Date of Award

December 2020

Degree Type


Degree Name

Doctor of Philosophy


Biological Sciences

First Advisor

Dazhong Zhao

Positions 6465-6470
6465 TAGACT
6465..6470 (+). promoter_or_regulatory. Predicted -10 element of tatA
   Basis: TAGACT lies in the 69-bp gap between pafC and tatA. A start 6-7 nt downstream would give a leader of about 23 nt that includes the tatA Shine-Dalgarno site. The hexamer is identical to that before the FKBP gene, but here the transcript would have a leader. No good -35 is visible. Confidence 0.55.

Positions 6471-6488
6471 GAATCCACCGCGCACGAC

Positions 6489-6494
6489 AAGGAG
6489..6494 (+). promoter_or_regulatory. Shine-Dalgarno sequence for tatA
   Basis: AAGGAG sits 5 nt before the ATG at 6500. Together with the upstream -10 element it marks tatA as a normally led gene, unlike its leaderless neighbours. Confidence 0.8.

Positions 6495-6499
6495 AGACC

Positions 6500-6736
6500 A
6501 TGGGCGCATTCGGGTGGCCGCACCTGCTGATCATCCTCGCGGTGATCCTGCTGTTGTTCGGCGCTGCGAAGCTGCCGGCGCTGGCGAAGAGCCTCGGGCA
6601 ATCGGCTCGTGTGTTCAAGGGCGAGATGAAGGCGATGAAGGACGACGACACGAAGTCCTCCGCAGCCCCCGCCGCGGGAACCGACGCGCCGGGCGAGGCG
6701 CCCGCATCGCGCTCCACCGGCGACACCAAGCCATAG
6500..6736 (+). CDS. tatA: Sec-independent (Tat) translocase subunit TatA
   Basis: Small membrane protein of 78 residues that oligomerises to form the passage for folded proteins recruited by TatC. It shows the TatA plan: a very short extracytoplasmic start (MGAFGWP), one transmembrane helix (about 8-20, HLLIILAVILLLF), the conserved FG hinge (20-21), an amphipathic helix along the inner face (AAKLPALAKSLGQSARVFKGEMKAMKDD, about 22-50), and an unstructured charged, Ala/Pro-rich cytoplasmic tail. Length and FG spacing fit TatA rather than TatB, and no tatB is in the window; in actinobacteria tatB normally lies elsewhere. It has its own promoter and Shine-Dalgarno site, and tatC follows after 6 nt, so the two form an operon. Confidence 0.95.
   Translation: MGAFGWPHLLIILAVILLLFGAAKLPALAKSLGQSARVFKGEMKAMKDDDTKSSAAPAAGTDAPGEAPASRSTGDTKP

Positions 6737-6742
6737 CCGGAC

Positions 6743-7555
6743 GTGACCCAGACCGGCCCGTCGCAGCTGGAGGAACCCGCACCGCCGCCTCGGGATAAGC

Strawberry is an important fruit crop in the Rosaceae family. Originally from the temperate region, strawberry is vulnerable to heat waves, which reduce fruit yield and quality. Previous studies have shown that heat stress impairs pollen development; however, the molecular mechanisms by which heat stress affects the development of anthers, where pollen develops, are unclear. Due to the genome complexity of cultivated strawberry (Fragaria × ananassa, 2n = 8x= 56), Fragaria vesca (2n = 2x = 14) was used, which emerges as a diploid model plant for Rosaceae, to study the effects of heat stress on anther development at morphological and molecular levels. In this study, a complete anther development series was established, which helped identify key stages affected by heat stress via defining morphological hallmarks at each developmental stage. It was demonstrated that heat stress led to male sterility in Fragaria vesca by affecting anther development at two key stages- meiotic stage-6 and post-meiotic stage-8. Morphological changes of anther cell differentiation caused by heat stress at these two key stages were further revealed using backscattered scanning electron microscopy imaging. Finally, a stage-specific transcriptomics approach was utilized to study the underlying molecular mechanisms of responses to heat stress. Heat stress altered expression of many genes, including those encoding heat shock proteins, transcription factors, genes involved in cell wall, and histone modification enzymes. My thesis work lays the groundwork for future discoveries in heat stress associated with male sterility within the Rosaceae family. The genes identified as key players in response to heat stress can be targeted in efforts to improve heat tolerance in crops.